Three More Roof Sheets Up

An Eccentric Anomaly: Ed Davies's Blog

Since my last post I've got three more roof sheets up but not, unfortunately, one at the top of the roof. That doesn't sound a lot for a bit over a fortnight but the weather hasn't cooperated (being mostly windy) and I've made some progress on refining sheet-lifting techniques.

First off, my previous post ended with the problems with the “batten-under” technique I'd been using to lift sheets with the thought of using some angle aluminium. I decided not to try that because of the risk of scratching the sheet below in the process. Remember the flimsy joist hangers I bought just in case? I chopped the ears off one

And nailed them to a short bit of batten with the holes on the end (with screws in here) on 6" centres.

This can then be screwed under the roof sheets using the required-anyway pilot holes and two stitching screws. This is shorter than the batten I was using before so doesn't foul on the neighbouring sheets. More importantly, the batten is offset from the holes so the sheet can lie flat properly once it's in place making positioning the bottom and putting the initial few screws in less inaccurate.

There are two sorts of screws I'm using for this roof: longer ones going through the ridges of the roof sheets into the timber battens and short stitching screws to hold sheets tightly together where they overlap not over battens.

First of the second row of sheets going up, sliding on timber battens to try to avoid scratching.

With a clamp on the batten next to it to hold it lined up nicely.

Screwed in place.

But there were a lot of hassles with that scheme mostly from the block underneath for lifting catching on various bits of the “transporter/erector vehicle” and so on. Accordingly, I made up a ramp for the middle and upper sheets to be slid up on.

It also makes protecting the sheets while climbing up on the scaffold tower bits easy.

The cross pieces are positioned to fall on or close where the roof sheets are screwed to the roof battens. Bottom end marked to show it goes to ground to achieve that (also extra cross pieces added close to the top and bottom).

Second middle-row roof sheet going up the ramp.

That worked well except that the batten still fouled on various obstructions because the way I'd put the rope round it meant it twisted away from the sheet it was screwed to. For the future I'll put the rope round the other way.

Still, up and screwed in place.

I also made up a short piece of ramp to hook on to the top part of the roof while lifting the top sheets. Here being fit checked near the bottom. It was made from the the last piece of batten I had left which had been rejected previously for serious use because it was so wonky and had, instead, been used as a support while painting the boards for the gable ends.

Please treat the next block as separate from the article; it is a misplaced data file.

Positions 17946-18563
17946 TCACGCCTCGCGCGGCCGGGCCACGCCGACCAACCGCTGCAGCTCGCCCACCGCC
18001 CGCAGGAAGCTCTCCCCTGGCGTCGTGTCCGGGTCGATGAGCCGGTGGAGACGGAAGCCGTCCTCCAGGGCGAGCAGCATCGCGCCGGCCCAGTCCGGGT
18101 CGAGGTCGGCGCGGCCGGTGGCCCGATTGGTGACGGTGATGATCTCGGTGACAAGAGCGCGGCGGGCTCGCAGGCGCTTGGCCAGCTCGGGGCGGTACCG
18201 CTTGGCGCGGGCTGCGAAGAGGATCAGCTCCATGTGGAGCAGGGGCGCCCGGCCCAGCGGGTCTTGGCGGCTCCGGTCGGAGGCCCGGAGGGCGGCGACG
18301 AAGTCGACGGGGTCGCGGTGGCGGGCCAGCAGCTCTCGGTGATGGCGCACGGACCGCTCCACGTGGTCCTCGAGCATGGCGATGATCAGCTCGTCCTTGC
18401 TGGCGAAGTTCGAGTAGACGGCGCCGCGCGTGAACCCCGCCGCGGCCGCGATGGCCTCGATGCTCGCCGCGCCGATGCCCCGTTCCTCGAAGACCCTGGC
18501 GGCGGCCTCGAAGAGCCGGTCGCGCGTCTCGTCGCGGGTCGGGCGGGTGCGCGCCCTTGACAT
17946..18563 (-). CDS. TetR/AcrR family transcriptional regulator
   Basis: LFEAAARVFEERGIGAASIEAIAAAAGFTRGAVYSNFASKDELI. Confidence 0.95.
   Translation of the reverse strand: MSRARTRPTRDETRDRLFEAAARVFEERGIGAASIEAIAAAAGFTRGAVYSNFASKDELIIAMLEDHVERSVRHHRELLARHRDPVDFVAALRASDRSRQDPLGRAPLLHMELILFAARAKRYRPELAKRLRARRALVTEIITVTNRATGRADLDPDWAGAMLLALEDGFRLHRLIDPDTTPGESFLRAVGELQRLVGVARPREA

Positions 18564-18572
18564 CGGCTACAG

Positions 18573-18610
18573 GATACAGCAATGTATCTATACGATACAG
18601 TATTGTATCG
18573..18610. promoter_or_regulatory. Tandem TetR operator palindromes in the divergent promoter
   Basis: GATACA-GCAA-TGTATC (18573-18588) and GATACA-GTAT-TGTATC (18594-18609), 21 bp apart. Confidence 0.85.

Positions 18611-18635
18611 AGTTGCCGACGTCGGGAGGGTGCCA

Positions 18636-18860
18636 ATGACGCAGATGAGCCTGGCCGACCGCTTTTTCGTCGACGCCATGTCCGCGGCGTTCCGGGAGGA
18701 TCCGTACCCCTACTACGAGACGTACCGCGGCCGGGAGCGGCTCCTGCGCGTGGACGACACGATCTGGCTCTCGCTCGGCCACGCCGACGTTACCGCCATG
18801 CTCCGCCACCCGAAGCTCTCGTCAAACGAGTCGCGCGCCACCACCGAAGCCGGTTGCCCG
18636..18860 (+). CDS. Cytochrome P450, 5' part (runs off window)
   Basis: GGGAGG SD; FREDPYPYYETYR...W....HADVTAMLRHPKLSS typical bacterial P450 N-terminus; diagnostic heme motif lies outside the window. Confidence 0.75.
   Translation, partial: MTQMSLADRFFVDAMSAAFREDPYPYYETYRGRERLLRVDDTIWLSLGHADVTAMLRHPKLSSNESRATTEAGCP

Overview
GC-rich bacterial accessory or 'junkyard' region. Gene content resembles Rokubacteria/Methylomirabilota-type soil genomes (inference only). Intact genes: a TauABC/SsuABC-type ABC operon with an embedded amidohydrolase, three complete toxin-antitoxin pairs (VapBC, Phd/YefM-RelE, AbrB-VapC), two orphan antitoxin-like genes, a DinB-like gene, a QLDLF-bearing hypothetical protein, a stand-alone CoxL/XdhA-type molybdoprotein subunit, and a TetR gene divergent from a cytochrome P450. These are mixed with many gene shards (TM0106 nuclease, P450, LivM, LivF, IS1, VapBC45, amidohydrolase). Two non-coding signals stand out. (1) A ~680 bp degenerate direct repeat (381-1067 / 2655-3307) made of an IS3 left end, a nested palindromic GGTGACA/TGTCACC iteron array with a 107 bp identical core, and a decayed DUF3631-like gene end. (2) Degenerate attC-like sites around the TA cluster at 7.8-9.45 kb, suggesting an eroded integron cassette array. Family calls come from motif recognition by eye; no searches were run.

Yesterday I tried to put up the first of the top row of sheets. It got this far but no further.

The problem was that the top edge of the sheet sagged just enough that it snagged on the bottom of the top bit of ramp.

The obvious thing to do would be to chamfer the bottom ends of the ramp but the ends of the roof sheets are sufficiently sharp that they'd dig in if it was just plain wood. Putting some steel there would risk scratching the edges of the sheets. Hmmm…need something harder than wood but softer than steel. Stop and drink some Coke while thinking about it. Coke from a squishy aluminium can. Ah, a plan begins to form… First, take can home and wash out.

Anyway, I'd been thinking for a few days about how to lift the top sheets without running out of travel on my Prusik knot setup. I had various complicated schemes in mind then thought of the obvious one, two separate ropes all the way to the attachment point on the roof sheet as the block I have up on the top has two pulley wheels. Lifting is just a matter of alternating pulling, tightening and moving the knots. And, while they're both reasonably tight there's a degree of redundancy.

I had a trip to Inverness on Monday to get various things but failed to get more 12mm poly rope for this but the 10mm or whatever I have seems to work OK. Not using it for my safety rope, though.

Close up of one of the knot setups. Top left to bottom right: alpine butterfly knot in the white/green 6mm polyester rope, three half hitches in the doubled white rope, Prusik knot in the white rope round the blue 12mm poly. Confusingly in this picture the tails of the white rope out of the half hitches happens to lie behind the Prusik knot but actually aren't part of it. Ideally the doubled white rope would be a bit longer to make it practical to move the Prusik knot in longer steps.

Wet today, windy tomorrow but it should be OK over the weekend and for the first few days of next week to get this top sheet and a few more up.